Letters

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Helpful Housing Hints

Marty Zupan's July editorial ("Gimme Shelter") on the fallacies of making the same mistakes all over again in contriving "new" housing policies and Rita McWilliams's article on tenant management of public housing ("Revolution in the Projects") bring a needed reality to housing policy discussions.

They also emphasize a common point in housing that is rarely recognized. Housing's heterogeneous and decentralized nature—by virtue of being attached to a specific and unique location—means that centralized housing policies are doomed to failure.

Builders, occupants, landlords, and repairmen, and bureaucrats alike must go out to the site in order to know what is going on. You can't bring the housing unit into the office to build it or fix it. That's why the world over, centralized approaches to housing don't work. Either the central agency "solves" the problem through standardization (that occupants inevitably come to reject) or it devotes its limited attention to only a few sites, resulting in symbolic but ineffectual efforts.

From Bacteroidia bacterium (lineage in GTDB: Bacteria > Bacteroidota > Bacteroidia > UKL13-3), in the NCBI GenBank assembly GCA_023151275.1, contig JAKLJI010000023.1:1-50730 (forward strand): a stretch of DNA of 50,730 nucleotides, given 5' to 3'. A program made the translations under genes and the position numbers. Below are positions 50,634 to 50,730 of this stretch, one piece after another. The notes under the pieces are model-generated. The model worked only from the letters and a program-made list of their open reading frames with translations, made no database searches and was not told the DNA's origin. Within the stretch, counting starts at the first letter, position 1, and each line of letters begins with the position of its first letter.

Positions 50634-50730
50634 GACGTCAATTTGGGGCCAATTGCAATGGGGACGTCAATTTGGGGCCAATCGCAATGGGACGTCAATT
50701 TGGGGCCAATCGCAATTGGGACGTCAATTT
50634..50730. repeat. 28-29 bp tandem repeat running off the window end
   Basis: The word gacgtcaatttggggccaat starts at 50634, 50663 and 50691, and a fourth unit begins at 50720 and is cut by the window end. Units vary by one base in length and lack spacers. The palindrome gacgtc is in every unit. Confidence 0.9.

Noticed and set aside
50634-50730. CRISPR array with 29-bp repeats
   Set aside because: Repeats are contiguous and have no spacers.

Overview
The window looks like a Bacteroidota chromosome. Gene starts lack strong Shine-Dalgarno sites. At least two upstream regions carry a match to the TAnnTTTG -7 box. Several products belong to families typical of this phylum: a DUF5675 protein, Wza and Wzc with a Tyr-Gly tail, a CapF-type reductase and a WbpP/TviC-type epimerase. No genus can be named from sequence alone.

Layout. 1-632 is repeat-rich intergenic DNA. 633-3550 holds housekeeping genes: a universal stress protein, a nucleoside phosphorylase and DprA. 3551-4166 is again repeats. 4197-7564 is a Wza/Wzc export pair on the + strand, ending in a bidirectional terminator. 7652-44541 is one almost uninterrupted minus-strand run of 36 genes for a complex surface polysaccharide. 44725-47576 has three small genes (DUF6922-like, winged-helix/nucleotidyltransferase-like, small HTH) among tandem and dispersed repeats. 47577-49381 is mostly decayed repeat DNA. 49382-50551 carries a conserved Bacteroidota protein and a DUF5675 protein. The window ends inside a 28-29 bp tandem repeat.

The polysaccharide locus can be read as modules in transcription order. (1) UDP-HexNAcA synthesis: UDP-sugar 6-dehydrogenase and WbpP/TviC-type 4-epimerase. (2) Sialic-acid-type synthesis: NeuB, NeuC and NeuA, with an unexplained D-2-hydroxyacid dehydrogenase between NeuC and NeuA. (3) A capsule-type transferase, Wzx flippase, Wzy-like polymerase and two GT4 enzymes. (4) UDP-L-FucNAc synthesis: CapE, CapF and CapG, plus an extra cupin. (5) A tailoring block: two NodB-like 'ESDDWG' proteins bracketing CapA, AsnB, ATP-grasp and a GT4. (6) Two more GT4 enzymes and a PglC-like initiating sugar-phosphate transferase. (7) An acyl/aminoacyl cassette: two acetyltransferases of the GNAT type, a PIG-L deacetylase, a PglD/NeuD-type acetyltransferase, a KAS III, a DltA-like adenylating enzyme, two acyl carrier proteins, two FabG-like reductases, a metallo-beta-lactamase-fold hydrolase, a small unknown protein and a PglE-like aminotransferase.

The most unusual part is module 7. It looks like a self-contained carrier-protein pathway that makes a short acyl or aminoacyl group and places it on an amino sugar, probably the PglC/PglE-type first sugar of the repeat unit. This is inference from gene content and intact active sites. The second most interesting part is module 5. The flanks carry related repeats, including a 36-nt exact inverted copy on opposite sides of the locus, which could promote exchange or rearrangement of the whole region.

In a decentralized housing system with numerous landlords, particularly resident landlords, owners may lack some of the sophisticated but generalized cost-accounting and cash-flow analysis of a centralized bureaucracy (whether private, nonprofit, or public). But they do have a particularized and immediate knowledge of what is gong on at the site—and what else is needed. This is most important when dealing with housing problems of the poor.

William C. Baer
School of Urban and Regional Planning
University of Southern California
Los Angeles, CA

Often overlooked in the arguments over adequate housing (which everyone favors provided it doesn't entail building any) is the fact that it is not necessary to build specifically for the poor in order to house the poor. It is necessary only to increase the total housing stock. When it is permitted to build sufficient housing where middle-income people really wish to live, what they leave is available for the next income group. At present, the poor must compete with the middle class for existing space in tightly regulated markets. It is hardly surprising that they sometimes fail.

Even with existing square footage, the crunch could be eased (as Marty Zupan noted) by lifting zoning bans on multifamily uses. An end to rent control and a return to terms set by negotiated leases rather than by legislatures would improve incentives. In short, it would be helpful to defend private property.

To be sure, this is not the complete answer. But it is a larger part of it than any past or prospective government program.

Richard Bellush, Jr.
Builder
Mendham, NJ

Cops, Drugs, and Guns